• critique and evaluate technologies processes to identify and create solutions to a range of problems or opportunities
• investigate, design, plan, manage, create, produce and evaluate technologies solutions
engage confidently with technologies and make informed, ethical and sustainable decisions about technologies for preferred futures including personal health and wellbeing, recreation, everyday life, the world of work and enterprise, and the environment”
(ACARA – Draft Australian Curriculum: Technologies – February 2013)

Schools must commit to a long term program of Professional Development that will provide the knowledge and skills to enable teachers. The sort of development required needs to be deep and purposeful. The focus needs to be on pedagogy rather than just skills / knowledge.

“To capitalise on the advantages of mobile technologies, teachers need to be trained to successfully incorporate them into pedagogical practice. In many instances, a government’s investment in teacher training is more important than its investment in technology itself. UNESCO’s research has shown that without guidance and instruction teachers will often use technology to ‘do old things in new ways’ rather than transform and improve approaches to teaching and learning.” (Ref UNESCO, Policy Guidelines for Mobile Learning 2013)

When excellent pedagogy combines with powerful, mobile technology tools and rich environments the possibilities around student outcomes can grow exponentially.

Towards a Culture of Learning


Hattie (Director of the Melbourne Education Research Institute at the University of Melbourne’s Graduate School of Education) has identified a number of factors that are important in achieving positive student learning outcomes. Not surprisingly pedagogy was rated as being crucial. While his work is influential not all of his conclusions are as compelling as he advocates measuring teachers through assessments which does little to advance the outcomes of students. “make sure our money is spent well, is tie it to the performance of children and look at the whole test accountability notions to make sure we’re spending the money the right way.” (Hattie / Sahlberg interview) Fullan questions this idea “A focus on accountability uses standards, assessment, rewards and punishment as its core drivers. It assumes that educators will respond to these prods by putting in the effort to make the necessary changes. It assumes that educators have the capacity or will be motivated to develop the skills and competencies to get better results.” As Fullan points out the US has been using this approach for 30 years and their system hasn’t seen substantial improvement.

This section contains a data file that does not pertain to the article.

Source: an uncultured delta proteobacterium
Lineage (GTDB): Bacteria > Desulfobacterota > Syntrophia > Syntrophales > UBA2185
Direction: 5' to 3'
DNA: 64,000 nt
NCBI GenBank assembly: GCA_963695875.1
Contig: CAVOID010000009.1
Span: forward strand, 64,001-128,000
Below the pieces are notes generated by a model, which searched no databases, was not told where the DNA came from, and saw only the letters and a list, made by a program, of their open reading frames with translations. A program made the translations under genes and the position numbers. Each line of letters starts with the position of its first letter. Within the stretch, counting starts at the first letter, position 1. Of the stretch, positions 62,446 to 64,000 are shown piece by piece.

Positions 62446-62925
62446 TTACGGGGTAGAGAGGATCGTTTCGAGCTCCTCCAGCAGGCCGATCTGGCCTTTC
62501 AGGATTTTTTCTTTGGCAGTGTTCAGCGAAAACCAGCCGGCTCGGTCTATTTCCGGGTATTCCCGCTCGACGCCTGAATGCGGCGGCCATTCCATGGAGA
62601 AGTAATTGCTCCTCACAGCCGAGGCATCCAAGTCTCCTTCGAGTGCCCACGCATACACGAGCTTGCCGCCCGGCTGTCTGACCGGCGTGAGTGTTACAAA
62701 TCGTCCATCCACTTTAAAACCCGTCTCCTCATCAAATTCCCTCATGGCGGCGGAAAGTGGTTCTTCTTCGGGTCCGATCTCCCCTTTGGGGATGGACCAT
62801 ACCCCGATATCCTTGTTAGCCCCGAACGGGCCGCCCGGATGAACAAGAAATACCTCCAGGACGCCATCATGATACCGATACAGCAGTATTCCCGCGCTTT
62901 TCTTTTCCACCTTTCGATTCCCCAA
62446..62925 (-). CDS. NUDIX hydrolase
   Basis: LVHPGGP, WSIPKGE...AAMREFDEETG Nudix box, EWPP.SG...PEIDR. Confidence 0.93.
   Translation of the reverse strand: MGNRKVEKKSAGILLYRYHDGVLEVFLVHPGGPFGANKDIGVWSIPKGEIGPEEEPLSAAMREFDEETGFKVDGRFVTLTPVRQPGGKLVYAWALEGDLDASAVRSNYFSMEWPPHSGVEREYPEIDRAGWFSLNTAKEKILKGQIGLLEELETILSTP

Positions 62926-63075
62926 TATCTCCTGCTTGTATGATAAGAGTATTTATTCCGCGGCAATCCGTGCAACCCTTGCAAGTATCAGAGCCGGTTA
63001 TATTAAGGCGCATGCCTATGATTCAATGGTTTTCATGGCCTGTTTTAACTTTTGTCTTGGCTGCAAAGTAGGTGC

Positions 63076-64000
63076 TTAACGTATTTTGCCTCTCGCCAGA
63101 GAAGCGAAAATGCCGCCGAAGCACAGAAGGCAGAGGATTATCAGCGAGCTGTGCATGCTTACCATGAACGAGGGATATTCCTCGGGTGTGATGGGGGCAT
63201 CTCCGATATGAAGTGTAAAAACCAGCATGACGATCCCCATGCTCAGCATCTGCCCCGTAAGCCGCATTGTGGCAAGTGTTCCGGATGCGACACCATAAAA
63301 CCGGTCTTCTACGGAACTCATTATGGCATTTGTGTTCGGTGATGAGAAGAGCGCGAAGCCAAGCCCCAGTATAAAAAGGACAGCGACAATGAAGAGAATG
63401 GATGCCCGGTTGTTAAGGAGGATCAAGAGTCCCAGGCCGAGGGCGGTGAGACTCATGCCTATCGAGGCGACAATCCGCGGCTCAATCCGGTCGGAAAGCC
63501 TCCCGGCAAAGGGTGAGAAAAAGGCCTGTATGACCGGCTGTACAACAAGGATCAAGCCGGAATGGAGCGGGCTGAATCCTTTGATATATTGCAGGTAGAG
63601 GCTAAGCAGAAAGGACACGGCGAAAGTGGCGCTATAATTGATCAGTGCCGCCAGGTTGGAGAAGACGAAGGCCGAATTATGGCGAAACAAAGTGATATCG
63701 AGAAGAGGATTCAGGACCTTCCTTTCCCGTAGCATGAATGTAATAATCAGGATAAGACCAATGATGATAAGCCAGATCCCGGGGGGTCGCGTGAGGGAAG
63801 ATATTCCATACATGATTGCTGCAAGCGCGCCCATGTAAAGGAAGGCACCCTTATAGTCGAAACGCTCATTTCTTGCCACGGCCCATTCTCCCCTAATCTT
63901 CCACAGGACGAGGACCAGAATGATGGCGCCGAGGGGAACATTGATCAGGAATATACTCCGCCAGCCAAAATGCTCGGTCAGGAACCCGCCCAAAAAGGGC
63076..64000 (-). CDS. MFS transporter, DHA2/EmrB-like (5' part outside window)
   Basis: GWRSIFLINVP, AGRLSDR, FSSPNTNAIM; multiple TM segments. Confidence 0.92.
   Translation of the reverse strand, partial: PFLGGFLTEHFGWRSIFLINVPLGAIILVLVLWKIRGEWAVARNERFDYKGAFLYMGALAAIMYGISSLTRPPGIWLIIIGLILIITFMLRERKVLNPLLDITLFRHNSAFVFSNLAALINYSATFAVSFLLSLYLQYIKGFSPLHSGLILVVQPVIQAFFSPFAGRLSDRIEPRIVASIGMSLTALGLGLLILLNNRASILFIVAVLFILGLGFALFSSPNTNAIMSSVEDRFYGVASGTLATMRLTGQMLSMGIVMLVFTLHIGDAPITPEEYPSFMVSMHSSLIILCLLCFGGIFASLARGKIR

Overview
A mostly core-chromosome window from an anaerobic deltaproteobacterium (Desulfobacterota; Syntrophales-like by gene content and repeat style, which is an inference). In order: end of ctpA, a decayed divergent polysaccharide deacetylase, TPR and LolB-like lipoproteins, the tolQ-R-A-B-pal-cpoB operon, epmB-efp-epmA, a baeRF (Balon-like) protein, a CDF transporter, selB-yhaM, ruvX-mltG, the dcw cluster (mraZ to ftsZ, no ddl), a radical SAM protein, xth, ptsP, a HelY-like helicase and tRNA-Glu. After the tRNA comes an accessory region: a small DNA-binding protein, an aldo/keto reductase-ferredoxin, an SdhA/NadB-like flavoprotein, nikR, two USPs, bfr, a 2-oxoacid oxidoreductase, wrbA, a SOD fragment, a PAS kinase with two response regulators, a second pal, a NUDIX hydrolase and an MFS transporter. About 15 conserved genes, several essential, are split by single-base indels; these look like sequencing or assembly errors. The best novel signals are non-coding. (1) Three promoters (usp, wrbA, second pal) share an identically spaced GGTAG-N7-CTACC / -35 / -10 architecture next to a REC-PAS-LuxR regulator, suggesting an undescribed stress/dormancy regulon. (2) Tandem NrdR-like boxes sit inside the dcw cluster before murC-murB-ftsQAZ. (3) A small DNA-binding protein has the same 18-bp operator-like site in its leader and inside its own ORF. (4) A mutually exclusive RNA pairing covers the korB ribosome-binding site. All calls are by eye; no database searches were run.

Similarly Pasi Sahlberg (Director General of the Centre for International Mobility and Cooperation (CIMO) in the Ministry of Education in Finland) emphasises the importance of the quality of teaching. Finland leads the world in PISA assessments (International benchmark comparisons – OECD’s Programme for International Student Assessment). “Because many young people when they look at what the primary school teachers do with a high quality academic master degrees that they earn in our universities, they see pretty much what the medical doctors, or lawyers or engineers or anybody else with a similar degree are doing, with their autonomy, independence, respect, professional collective nature of work.”

Carrie Leana (2011) a business professor at the University of Pittsburg. “She starts with the well-known finding that the patterns of interaction among teachers and between teachers and administrators when focused on student learning make a large measurable difference on student achievement and sustained improvement. This is called ‘social capital“. (Fullan)
Similarly Fullan (Prof Michael Fullan to Department of Education and Training Queensland) while looking at educational drivers states. “The first of these is about making sure that the centrepiece of action is based on learning and instruction. In this regard, relentless development of what we call ‘capacity building’ – to make learning more exciting, more engaging, and more linked to assessment feedback loops around the achievement of higher order skills (which I have called the new average) – is the main agenda.”

The creation of a culture of learning in schools is also suggested in an article by
Rick DuFour and Mike Mattos – How Do Principals Really Improve Schools?
“Of course, teaching and learning are not divorced from each other. The key to improved student learning is to ensure more good teaching in more classrooms more of the time. The most powerful strategy for improving both teaching and learning, however, is not by micromanaging instruction but by creating the collaborative culture and collective responsibility of a professional learning community (PLC).”
They cite a number of studies “which offer an unequivocal answer to the question about whether the literature supports the assumption that student learning increases when teachers participate in professional learning communities. The answer is a resounding and encouraging yes. (Vescio, Ross, & Adams, 2008, p. 87)”
To foster school cultures in which professional Learning Communities flourish, schools “need to focus on forming teams in which members share responsibility to help all students learn essential content and skills, providing teams with time to collaborate, helping to clarify the work that teams need to do, and ensuring that teams have access to the resources and support they need to accomplish their objectives.” (DuFour & Mattos)

These ideas seem to sit well with the ideas of Fullan, Leana and Sahlberg. Sahlberg states “We are putting much more emphasis in Finland on well-being, happiness and health of children. So everybody is healthy and ready to develop themselves and to take the responsibility of their own learning.”
It is about finding the right drivers as Fullan suggests and advocating for a culture where schools focus on the student and on teaming to drive learning in purposeful ways, on creating Professional Learning Communities.